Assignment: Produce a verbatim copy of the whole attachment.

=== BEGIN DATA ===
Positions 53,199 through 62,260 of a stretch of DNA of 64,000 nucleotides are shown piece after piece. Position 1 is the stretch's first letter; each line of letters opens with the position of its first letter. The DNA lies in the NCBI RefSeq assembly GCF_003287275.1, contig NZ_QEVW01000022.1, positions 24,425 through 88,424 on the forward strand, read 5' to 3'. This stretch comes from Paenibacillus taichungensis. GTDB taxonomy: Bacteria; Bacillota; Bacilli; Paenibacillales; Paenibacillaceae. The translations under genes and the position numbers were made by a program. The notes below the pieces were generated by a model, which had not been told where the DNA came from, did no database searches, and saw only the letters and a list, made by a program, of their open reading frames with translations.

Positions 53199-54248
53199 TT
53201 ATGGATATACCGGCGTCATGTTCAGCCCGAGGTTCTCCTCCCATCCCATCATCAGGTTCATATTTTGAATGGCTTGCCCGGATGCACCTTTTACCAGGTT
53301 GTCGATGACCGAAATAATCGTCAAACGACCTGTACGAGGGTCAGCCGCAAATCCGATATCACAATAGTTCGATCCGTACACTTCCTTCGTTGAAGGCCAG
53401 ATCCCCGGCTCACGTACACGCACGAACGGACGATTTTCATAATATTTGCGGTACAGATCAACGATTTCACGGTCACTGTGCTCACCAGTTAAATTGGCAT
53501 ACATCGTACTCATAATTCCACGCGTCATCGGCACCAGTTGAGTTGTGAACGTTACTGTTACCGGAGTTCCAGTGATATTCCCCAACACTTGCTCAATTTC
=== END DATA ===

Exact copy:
Positions 53,199 through 62,260 of a stretch of DNA of 64,000 nucleotides are shown piece after piece. Position 1 is the stretch's first letter; each line of letters opens with the position of its first letter. The DNA lies in the NCBI RefSeq assembly GCF_003287275.1, contig NZ_QEVW01000022.1, positions 24,425 through 88,424 on the forward strand, read 5' to 3'. This stretch comes from Paenibacillus taichungensis. GTDB taxonomy: Bacteria; Bacillota; Bacilli; Paenibacillales; Paenibacillaceae. The translations under genes and the position numbers were made by a program. The notes below the pieces were generated by a model, which had not been told where the DNA came from, did no database searches, and saw only the letters and a list, made by a program, of their open reading frames with translations.

Positions 53199-54248
53199 TT
53201 ATGGATATACCGGCGTCATGTTCAGCCCGAGGTTCTCCTCCCATCCCATCATCAGGTTCATATTTTGAATGGCTTGCCCGGATGCACCTTTTACCAGGTT
53301 GTCGATGACCGAAATAATCGTCAAACGACCTGTACGAGGGTCAGCCGCAAATCCGATATCACAATAGTTCGATCCGTACACTTCCTTCGTTGAAGGCCAG
53401 ATCCCCGGCTCACGTACACGCACGAACGGACGATTTTCATAATATTTGCGGTACAGATCAACGATTTCACGGTCACTGTGCTCACCAGTTAAATTGGCAT
53501 ACATCGTACTCATAATTCCACGCGTCATCGGCACCAGTTGAGTTGTGAACGTTACTGTTACCGGAGTTCCAGTGATATTCCCCAACACTTGCTCAATTTC